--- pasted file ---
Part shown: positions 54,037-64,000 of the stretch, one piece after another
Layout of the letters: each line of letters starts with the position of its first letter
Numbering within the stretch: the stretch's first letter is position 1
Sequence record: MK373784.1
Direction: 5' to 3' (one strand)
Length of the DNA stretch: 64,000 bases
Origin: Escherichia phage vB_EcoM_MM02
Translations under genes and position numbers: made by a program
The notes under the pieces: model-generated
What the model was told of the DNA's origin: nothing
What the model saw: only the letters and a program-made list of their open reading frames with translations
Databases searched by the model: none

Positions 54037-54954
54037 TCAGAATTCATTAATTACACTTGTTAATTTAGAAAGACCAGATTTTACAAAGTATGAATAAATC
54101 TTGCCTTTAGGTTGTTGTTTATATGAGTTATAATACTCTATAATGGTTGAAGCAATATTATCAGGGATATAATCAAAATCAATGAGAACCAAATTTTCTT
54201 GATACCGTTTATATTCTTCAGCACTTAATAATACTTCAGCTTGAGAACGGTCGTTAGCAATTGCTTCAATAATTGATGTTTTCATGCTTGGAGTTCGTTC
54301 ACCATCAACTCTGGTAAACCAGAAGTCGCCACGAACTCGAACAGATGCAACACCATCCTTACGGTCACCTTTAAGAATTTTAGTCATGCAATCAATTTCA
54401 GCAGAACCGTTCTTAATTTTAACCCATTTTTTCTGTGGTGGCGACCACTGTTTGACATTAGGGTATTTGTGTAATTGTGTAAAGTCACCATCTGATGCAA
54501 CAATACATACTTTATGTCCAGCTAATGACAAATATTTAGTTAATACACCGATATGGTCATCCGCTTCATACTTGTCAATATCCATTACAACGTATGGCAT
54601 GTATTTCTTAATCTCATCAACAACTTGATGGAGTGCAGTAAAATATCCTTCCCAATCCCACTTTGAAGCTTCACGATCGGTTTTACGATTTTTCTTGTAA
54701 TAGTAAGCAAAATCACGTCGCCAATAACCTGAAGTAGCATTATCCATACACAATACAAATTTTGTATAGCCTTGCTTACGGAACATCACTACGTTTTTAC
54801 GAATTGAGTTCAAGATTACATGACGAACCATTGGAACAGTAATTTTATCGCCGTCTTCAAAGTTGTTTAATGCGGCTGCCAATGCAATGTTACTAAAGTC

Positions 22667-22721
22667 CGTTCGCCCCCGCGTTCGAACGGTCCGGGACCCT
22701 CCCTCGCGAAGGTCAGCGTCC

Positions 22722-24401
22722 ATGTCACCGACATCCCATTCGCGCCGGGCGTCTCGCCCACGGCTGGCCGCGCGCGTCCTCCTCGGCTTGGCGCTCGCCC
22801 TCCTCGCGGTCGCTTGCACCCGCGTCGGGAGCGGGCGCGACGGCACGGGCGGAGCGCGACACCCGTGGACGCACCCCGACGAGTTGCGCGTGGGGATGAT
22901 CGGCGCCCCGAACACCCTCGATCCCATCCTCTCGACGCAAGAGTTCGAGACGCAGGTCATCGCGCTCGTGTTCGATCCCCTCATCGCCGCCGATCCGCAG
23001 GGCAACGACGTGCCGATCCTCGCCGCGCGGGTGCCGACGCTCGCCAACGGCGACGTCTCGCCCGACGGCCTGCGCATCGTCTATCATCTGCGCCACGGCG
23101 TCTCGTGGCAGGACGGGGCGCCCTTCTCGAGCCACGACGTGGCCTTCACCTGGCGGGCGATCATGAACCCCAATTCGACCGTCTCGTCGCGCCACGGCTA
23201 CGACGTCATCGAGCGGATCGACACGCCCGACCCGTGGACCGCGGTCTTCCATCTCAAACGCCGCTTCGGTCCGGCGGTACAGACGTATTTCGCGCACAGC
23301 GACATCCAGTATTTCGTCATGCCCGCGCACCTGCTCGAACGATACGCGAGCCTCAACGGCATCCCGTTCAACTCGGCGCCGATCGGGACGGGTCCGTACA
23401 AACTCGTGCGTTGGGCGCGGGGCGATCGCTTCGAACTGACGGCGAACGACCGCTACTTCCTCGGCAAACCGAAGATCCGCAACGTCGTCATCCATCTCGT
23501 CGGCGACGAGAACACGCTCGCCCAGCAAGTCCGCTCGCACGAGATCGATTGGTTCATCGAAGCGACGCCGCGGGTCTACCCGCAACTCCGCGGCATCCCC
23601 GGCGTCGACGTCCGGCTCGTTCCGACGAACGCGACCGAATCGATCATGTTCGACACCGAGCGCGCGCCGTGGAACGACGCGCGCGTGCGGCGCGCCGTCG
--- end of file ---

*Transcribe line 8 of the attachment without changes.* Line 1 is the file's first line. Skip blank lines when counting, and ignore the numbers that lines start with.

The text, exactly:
Translations under genes and position numbers: made by a program